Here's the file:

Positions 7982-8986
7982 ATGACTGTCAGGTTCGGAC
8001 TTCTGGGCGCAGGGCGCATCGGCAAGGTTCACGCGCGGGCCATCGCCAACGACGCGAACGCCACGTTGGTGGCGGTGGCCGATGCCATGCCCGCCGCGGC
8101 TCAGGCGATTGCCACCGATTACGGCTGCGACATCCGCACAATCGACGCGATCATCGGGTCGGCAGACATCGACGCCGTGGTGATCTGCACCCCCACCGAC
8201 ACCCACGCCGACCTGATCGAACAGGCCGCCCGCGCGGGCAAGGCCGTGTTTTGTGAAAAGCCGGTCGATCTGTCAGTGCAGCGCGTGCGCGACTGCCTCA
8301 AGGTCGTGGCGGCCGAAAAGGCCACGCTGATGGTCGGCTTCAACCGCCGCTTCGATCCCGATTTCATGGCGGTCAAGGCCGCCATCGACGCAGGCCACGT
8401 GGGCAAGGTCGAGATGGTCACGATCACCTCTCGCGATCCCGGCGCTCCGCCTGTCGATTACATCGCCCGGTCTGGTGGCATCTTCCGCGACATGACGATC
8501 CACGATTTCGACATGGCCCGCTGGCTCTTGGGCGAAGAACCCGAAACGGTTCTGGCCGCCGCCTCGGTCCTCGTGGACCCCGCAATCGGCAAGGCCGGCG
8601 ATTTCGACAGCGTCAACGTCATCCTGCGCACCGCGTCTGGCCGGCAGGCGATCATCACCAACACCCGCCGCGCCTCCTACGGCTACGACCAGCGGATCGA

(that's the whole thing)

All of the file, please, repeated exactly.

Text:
Positions 7982-8986
7982 ATGACTGTCAGGTTCGGAC
8001 TTCTGGGCGCAGGGCGCATCGGCAAGGTTCACGCGCGGGCCATCGCCAACGACGCGAACGCCACGTTGGTGGCGGTGGCCGATGCCATGCCCGCCGCGGC
8101 TCAGGCGATTGCCACCGATTACGGCTGCGACATCCGCACAATCGACGCGATCATCGGGTCGGCAGACATCGACGCCGTGGTGATCTGCACCCCCACCGAC
8201 ACCCACGCCGACCTGATCGAACAGGCCGCCCGCGCGGGCAAGGCCGTGTTTTGTGAAAAGCCGGTCGATCTGTCAGTGCAGCGCGTGCGCGACTGCCTCA
8301 AGGTCGTGGCGGCCGAAAAGGCCACGCTGATGGTCGGCTTCAACCGCCGCTTCGATCCCGATTTCATGGCGGTCAAGGCCGCCATCGACGCAGGCCACGT
8401 GGGCAAGGTCGAGATGGTCACGATCACCTCTCGCGATCCCGGCGCTCCGCCTGTCGATTACATCGCCCGGTCTGGTGGCATCTTCCGCGACATGACGATC
8501 CACGATTTCGACATGGCCCGCTGGCTCTTGGGCGAAGAACCCGAAACGGTTCTGGCCGCCGCCTCGGTCCTCGTGGACCCCGCAATCGGCAAGGCCGGCG
8601 ATTTCGACAGCGTCAACGTCATCCTGCGCACCGCGTCTGGCCGGCAGGCGATCATCACCAACACCCGCCGCGCCTCCTACGGCTACGACCAGCGGATCGA